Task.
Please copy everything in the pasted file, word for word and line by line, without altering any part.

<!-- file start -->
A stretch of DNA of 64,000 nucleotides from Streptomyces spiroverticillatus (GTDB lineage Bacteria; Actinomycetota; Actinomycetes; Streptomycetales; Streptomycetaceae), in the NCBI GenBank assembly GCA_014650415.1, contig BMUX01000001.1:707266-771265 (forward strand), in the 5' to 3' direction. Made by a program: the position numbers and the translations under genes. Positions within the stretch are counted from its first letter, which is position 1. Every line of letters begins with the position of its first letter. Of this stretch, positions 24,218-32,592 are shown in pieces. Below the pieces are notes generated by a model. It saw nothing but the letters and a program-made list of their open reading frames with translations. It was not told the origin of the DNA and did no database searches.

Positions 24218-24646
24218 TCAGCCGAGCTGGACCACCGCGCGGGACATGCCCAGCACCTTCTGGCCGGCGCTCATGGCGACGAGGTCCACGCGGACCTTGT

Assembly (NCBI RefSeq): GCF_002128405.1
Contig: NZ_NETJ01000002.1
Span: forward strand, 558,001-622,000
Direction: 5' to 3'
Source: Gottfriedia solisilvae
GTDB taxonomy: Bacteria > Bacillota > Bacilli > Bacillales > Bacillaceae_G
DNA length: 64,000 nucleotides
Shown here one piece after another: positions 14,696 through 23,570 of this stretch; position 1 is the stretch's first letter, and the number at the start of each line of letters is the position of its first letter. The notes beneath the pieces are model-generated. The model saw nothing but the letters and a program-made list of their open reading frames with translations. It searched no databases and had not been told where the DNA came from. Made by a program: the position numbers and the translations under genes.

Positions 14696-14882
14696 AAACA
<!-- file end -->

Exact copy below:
A stretch of DNA of 64,000 nucleotides from Streptomyces spiroverticillatus (GTDB lineage Bacteria; Actinomycetota; Actinomycetes; Streptomycetales; Streptomycetaceae), in the NCBI GenBank assembly GCA_014650415.1, contig BMUX01000001.1:707266-771265 (forward strand), in the 5' to 3' direction. Made by a program: the position numbers and the translations under genes. Positions within the stretch are counted from its first letter, which is position 1. Every line of letters begins with the position of its first letter. Of this stretch, positions 24,218-32,592 are shown in pieces. Below the pieces are notes generated by a model. It saw nothing but the letters and a program-made list of their open reading frames with translations. It was not told the origin of the DNA and did no database searches.

Positions 24218-24646
24218 TCAGCCGAGCTGGACCACCGCGCGGGACATGCCCAGCACCTTCTGGCCGGCGCTCATGGCGACGAGGTCCACGCGGACCTTGT

Assembly (NCBI RefSeq): GCF_002128405.1
Contig: NZ_NETJ01000002.1
Span: forward strand, 558,001-622,000
Direction: 5' to 3'
Source: Gottfriedia solisilvae
GTDB taxonomy: Bacteria > Bacillota > Bacilli > Bacillales > Bacillaceae_G
DNA length: 64,000 nucleotides
Shown here one piece after another: positions 14,696 through 23,570 of this stretch; position 1 is the stretch's first letter, and the number at the start of each line of letters is the position of its first letter. The notes beneath the pieces are model-generated. The model saw nothing but the letters and a program-made list of their open reading frames with translations. It searched no databases and had not been told where the DNA came from. Made by a program: the position numbers and the translations under genes.

Positions 14696-14882
14696 AAACA